In response to Financial Wonderland: Reader Questions on Negative Rates and Money Heaven, several readers asked “Why do banks park funds at the ECB for negative returns instead if simply keeping cash?”

That’s a question I meant to answer in the above Financial Wonderland link, but let’s answer it now.

The two applicable answers are insurance, and space. It would cost more money for insuring bank vault cash that it costs in negative interest.

The insurance reason presumes banks have vaults big enough to store all that cash in the first place.

Here’s a way to visualize amounts of $100 million, $1 billion, and a $trillion.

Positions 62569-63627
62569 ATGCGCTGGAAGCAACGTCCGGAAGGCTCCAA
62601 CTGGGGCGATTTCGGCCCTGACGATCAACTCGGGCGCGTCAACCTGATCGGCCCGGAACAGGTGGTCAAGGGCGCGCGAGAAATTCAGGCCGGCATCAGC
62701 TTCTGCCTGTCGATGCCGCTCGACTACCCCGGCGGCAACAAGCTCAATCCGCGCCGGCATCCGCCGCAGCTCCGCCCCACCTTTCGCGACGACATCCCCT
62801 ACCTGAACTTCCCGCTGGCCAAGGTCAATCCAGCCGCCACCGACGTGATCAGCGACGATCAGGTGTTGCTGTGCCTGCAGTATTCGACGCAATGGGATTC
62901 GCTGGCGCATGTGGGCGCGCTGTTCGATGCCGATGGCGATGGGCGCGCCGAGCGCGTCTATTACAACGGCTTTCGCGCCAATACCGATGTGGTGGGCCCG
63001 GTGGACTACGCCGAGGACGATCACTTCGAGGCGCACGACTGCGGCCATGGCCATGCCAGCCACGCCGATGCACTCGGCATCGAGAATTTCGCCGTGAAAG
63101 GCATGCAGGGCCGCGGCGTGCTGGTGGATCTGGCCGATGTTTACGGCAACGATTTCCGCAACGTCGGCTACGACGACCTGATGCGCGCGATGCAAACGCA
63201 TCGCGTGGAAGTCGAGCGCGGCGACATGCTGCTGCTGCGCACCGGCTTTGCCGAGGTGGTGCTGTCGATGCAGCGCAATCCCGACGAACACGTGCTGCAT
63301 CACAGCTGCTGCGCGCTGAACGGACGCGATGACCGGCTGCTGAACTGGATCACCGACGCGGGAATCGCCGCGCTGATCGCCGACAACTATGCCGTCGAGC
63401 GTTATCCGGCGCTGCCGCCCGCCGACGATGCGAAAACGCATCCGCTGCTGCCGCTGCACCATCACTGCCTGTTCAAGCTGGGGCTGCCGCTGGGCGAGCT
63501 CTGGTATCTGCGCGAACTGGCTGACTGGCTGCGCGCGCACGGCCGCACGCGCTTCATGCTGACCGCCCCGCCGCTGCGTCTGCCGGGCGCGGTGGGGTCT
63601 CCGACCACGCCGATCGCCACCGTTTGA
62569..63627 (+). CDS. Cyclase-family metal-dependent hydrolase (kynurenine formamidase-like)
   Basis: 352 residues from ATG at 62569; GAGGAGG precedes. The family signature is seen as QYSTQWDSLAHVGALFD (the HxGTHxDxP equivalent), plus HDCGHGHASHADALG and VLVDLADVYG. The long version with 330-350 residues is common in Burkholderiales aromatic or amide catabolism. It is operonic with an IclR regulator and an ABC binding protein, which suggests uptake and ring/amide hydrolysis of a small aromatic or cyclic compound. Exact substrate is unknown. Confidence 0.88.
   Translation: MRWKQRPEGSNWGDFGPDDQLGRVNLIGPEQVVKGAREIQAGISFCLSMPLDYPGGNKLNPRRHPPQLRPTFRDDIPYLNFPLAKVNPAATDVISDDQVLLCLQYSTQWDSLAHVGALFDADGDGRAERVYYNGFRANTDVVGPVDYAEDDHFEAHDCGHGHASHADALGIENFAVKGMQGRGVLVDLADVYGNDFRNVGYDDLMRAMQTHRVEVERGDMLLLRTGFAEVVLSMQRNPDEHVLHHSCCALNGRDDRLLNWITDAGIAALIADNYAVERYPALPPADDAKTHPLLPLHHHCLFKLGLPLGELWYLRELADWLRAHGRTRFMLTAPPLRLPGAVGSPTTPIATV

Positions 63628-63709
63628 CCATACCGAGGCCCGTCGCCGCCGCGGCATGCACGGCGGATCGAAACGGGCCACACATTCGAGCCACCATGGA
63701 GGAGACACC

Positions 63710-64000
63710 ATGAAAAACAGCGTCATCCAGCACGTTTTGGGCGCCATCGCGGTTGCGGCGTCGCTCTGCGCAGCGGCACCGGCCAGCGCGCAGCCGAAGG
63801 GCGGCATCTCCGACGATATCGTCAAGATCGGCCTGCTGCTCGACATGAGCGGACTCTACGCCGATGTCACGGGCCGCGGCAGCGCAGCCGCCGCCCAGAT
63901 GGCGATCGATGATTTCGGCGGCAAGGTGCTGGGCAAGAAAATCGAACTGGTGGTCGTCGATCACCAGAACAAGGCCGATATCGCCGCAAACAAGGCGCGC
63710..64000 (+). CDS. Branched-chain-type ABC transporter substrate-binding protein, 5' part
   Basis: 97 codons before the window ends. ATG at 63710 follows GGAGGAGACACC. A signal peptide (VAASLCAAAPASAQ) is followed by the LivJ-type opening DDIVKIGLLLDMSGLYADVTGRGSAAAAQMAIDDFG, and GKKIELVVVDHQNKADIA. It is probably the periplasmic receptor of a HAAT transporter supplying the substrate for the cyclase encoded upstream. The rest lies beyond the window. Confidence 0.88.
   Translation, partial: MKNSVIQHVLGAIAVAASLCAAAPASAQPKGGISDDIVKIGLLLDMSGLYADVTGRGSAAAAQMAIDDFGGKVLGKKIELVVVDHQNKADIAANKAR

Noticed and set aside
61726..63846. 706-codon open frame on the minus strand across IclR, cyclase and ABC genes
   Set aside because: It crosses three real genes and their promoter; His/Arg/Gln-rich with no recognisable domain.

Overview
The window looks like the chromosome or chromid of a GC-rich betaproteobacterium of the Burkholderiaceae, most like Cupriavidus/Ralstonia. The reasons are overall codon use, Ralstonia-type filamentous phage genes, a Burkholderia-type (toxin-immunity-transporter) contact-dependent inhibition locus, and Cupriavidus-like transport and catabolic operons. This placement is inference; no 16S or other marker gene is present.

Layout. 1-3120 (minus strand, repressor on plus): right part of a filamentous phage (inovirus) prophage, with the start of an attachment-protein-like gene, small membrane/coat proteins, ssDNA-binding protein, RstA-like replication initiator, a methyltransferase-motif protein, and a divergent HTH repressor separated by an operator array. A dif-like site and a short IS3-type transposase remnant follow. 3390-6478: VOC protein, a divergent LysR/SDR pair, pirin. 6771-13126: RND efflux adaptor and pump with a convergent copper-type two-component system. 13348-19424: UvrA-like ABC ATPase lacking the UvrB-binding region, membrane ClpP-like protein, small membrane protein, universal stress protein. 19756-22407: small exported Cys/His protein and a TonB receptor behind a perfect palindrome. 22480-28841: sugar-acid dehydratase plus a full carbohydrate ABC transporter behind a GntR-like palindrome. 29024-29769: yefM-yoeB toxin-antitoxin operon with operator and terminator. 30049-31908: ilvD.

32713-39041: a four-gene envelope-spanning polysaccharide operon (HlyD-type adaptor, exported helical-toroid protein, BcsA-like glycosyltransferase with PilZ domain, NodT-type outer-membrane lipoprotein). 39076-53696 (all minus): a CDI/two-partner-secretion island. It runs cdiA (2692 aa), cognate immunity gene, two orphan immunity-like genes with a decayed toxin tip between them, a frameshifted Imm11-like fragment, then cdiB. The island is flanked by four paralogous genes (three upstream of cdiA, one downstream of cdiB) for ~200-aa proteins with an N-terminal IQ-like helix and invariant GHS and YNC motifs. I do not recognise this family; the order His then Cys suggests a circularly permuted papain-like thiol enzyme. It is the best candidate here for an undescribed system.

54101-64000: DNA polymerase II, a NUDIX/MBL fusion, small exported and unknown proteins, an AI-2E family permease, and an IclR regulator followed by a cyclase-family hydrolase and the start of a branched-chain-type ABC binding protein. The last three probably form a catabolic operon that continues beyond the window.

Images from Visualizations of the US Debt Ceiling.

One Hundred Million Dollars Visualized

$100 Million

$1 Billion Visualized

$1 Billion Visualized

$1 Trillion Visualized

$1 trillion visualized2

Video Visualizations

Given that the ECB still has €500 notes, a stack of euros would only take 20% of the space of a stack of the same number of dollars.

Still, it’s safe to assume that the pile of cash on deposit with the ECB would not fit in bank vaults.

If you want a bonus reason, should a bank demand delivery of cash, some auditor would demand a count of every bill.

Mike “Mish” Shedlock